Q. Given Le Bristol Paris' long history and the emphasis Parisians put on tradition and exclusivity, how have you balanced these values with the modern traveller's need for prevalent technology and accessibility? How has Le Bristol Paris carved out a place for itself in the city when hotels such as Ritz-Carlton and Mandarin Oriental have introduced branches there?
A. Every hotel has to find its own identity. There are an increasing number of contemporary hotels in Paris now and, while I won't speak ill of the other hotels, we're one of the few classical hotels in the city, and we're doing very well. Classical décor and modern technology don't have to be mutually exclusive. We design our rooms around leisure. It is our belief that a significant percentage of people visit Paris for leisure, and while it's easy to do business in a leisure hotel, the reverse doesn't apply - you can't enjoy your honeymoon in a corporate hotel.
Q. What are you most proud of in recent years?
A. I spent the last five years and millions of euros on renovation - from the guestrooms to the public spaces of the hotel. I doubled the size of the spa reception, I created a restaurant with an overlooking garden, and I created a new bar. Most notably, we improved the layout. Before, people coming into the hotel would go directly to the restaurant without seeing much of the rest of the hotel. We've put a lot of work into the layout so that non-resident diners now see more of our hotel before they eat.
Q. What was one of your most inspired decisions?
A. I don't know if it's my most inspired, but I do like having the hotel cats around. They're beautiful, and since they've been here, they've never stepped outside the hotel, and they're well-loved by all, from the guests to the employees. The cats can make a hotel feel a lot like home. They may be dozing on the counters when you check-in, wandering around the lobby, or even perched on the bar when you have your glass of wine in the evening. It gives a sense of informality to what can be seen as a formal place.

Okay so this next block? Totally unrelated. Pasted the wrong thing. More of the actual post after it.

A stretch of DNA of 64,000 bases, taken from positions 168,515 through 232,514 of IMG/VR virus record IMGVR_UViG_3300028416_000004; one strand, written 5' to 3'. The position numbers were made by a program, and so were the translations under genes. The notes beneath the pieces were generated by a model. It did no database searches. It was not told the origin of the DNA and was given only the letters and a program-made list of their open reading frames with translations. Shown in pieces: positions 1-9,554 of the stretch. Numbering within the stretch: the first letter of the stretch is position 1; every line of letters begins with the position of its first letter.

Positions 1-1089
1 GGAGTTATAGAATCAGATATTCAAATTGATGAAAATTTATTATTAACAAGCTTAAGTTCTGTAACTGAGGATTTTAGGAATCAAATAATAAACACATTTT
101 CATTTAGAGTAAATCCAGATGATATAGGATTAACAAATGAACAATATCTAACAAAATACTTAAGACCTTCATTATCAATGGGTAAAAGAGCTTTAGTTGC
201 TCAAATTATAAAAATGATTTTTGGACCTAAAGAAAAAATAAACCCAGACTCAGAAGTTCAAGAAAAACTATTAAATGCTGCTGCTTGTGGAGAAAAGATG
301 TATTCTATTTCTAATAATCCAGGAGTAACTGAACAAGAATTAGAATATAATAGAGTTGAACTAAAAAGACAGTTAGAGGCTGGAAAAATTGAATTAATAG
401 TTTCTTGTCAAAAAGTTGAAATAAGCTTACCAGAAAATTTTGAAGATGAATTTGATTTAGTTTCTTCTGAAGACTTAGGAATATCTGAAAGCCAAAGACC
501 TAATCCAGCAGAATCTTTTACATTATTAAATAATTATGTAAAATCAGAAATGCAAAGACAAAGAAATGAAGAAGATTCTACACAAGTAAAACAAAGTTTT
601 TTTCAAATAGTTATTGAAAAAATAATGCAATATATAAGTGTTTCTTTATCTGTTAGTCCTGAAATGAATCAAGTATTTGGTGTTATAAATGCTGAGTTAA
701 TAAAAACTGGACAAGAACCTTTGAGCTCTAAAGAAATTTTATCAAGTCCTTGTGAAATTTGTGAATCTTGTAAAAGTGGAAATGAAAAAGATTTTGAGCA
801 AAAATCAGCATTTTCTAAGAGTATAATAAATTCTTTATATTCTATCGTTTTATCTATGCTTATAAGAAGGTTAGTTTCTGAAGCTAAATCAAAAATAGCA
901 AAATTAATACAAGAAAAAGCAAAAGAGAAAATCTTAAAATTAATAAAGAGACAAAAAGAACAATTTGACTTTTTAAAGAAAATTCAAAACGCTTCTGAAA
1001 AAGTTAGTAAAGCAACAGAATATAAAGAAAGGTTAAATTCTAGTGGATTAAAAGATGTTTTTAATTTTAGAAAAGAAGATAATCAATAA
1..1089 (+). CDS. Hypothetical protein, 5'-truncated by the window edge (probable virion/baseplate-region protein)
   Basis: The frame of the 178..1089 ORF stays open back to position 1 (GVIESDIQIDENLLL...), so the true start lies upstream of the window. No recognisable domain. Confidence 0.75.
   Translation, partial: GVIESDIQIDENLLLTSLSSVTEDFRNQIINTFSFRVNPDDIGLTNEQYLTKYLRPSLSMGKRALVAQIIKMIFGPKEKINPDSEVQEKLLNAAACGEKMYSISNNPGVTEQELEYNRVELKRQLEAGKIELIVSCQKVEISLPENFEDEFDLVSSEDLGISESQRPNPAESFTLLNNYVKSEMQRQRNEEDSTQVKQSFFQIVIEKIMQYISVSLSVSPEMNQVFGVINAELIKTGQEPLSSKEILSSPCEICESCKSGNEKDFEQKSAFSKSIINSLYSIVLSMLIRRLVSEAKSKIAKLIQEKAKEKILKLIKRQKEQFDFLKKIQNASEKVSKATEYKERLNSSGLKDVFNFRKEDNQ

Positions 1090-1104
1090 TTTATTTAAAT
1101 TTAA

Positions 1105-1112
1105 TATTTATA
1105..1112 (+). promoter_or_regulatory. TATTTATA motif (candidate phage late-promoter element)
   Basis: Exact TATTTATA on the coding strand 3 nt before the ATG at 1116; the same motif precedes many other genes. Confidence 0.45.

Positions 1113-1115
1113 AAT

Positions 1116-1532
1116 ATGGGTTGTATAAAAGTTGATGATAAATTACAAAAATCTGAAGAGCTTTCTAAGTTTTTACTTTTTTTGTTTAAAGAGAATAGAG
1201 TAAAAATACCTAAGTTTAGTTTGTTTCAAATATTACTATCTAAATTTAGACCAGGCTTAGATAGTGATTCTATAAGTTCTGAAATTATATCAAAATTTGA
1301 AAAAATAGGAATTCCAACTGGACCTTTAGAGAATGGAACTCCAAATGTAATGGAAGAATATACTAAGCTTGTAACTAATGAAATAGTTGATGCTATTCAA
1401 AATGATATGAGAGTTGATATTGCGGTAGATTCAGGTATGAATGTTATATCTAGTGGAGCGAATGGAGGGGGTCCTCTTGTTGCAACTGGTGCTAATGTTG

Q. What's a trend that you've noticed in tourism and how have you addressed it?
A. People are becoming increasingly conscious of their well-being, and they are very specific and knowledgeable in their requests and concerns. We launched Villa Stephanie in January this year, the largest medical spa in Europe at 5,000 square metres, and an incredibly beautiful one. It's a complete detox and medical centre. We look at your profile in detail, and can accommodate requests such as offering a copper-lined room or one completely zinc-free, if you have that type of allergy. We also offer private exercise rooms to those who want to lose weight but are uncomfortable exercising in front of other people.
Q. As COO of Oetker Collection, what were some of the reasons behind curating those specific hotels within the collection? How has this established the collection's DNA and how has this made it stand out from other chain hotels?
A. We're getting more and more clients who demand modern authenticity … so we want every single one of our hotels to have a strong identity. We don't want to be like other chain hotels in that every branch looks the same - we want each hotel to retain a very distinct personality, that's our objective.